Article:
“C’mon Jim. Let’s get out of here. These people are vampires” John Densmore says to Jim Morrison over the pandemonium of an Andy Warhol party at The Factory in New York. The scene is from Oliver Stone’s movie The Doors, and it vividly depicts the outright insanity and depravity of the Warhol scene in the early sixties. Morrison does not leave, and shoots up instead, which is just one more crumbling brick in the wall of his self-destruction. Edie Sedgewick was somewhere in that party, and not only part of that scene, she was the scene, described in the press as Warhol’s “Muse”, a celebrity of the avant-garde and simultaneously, briefly, of the world of high fashion as well.
Lots of things have been said and written about the Factory, about Max’s Kansas City, and about Edie Sedgewick, the “It” girl in Andy Warhol’s circle of freaks. Thousands of words have been devoted to the films, the fashion, the music, the Velvet Underground, the celebrities. It’s safe to say that the general pushing of the envelope in every direction, whether with art, films, drugs, sex, porn, or just general outrageous behavior make today’s celebrities and influencers, with their self-glorifying narratives of addiction and self-abuse, look about as radical and dangerous as an episode of Sesame Street. If you want to know what tearing the fabric of conventional social mores to shreds really looks like, look no further than the Warhol scene.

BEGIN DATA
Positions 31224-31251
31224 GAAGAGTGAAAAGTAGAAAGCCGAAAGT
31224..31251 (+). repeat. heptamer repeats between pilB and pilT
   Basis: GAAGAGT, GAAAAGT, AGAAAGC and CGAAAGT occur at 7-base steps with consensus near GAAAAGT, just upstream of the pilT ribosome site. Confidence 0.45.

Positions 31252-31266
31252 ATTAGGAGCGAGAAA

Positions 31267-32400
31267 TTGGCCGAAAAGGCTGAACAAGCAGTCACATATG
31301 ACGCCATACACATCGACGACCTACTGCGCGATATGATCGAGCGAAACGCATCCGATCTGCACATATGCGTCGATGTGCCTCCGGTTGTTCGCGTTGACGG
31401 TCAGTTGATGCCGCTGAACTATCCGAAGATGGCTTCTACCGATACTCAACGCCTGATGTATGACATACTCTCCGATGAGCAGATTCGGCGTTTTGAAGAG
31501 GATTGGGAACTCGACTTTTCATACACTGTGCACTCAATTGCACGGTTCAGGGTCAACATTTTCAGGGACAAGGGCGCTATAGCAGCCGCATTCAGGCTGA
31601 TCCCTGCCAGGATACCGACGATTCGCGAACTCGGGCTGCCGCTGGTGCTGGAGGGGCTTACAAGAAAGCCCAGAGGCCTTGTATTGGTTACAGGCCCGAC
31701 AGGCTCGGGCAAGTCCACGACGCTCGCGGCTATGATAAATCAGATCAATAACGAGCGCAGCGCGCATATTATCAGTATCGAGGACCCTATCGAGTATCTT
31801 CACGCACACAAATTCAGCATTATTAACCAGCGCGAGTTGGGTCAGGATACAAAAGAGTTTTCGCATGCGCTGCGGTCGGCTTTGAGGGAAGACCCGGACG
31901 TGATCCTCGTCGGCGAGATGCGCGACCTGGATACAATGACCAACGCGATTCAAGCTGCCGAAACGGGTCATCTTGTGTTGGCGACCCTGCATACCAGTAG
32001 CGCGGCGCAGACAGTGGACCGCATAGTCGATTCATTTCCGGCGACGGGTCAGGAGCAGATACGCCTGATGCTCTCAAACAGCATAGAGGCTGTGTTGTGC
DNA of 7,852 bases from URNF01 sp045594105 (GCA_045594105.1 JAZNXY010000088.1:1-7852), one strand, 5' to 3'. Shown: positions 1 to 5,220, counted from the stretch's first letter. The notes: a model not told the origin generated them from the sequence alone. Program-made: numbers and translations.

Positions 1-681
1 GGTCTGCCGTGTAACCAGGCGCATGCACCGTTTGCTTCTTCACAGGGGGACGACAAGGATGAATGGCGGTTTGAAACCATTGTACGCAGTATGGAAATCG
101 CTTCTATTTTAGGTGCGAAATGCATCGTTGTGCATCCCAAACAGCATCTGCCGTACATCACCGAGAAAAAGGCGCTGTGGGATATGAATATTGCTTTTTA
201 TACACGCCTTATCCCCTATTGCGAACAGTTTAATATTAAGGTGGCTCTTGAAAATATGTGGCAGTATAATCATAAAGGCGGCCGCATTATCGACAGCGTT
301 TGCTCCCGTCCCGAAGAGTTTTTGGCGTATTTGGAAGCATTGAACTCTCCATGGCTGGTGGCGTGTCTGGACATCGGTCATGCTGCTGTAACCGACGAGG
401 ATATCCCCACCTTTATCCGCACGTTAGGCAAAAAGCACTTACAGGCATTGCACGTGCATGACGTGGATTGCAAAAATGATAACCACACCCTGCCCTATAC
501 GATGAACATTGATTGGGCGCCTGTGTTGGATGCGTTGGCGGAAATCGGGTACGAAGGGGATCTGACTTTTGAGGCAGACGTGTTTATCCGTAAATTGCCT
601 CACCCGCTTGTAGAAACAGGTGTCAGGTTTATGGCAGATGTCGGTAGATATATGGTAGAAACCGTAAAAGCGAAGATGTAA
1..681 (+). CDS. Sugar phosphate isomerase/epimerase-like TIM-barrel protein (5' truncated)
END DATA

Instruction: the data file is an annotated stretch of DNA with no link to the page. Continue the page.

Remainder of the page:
Jean Stein’s writing is special because her books are assembled, verbatim, from interviews, without explanation or commentary. Reading them is like hearing the stories from the people who were there, unfiltered, directly. The art is in the choices that she made of what to include and what to discard, and the juxtapositions of those choices. She started collecting the material in 1972, one year after Edie’s death, and it took ten years of organizing and editing thousands of hours of interviews before they became this book.
It is the product of an editing process, almost like a documentary; the words you hear come directly from participants in, or at least direct observers of, the events they describe, often close friends and relatives, and the immediacy of the storytelling is unparalleled. It delivers a fascinating perspective on people and
events of (celebrity) history that you may have heard about, but not fully understood, major moments in the zeitgeist.
Experiencing these events through the lens of Edie Sedgewick’s short life will change your perspective on the events of the time, and the ways they still influence the milieu of society, art, celebrity, and entertainment today.
Honestly, I thought this genre of writing might be hard to read, but it isn’t. My experience was absolutely the opposite. It’s a cliché, I know, but I couldn’t put this book down.
Her book, West of Eden, does a similar thing for yesterday’s Hollywood, and it is fascinating as well.
Treat yourself to one of these books. You won’t be sorry. I promise.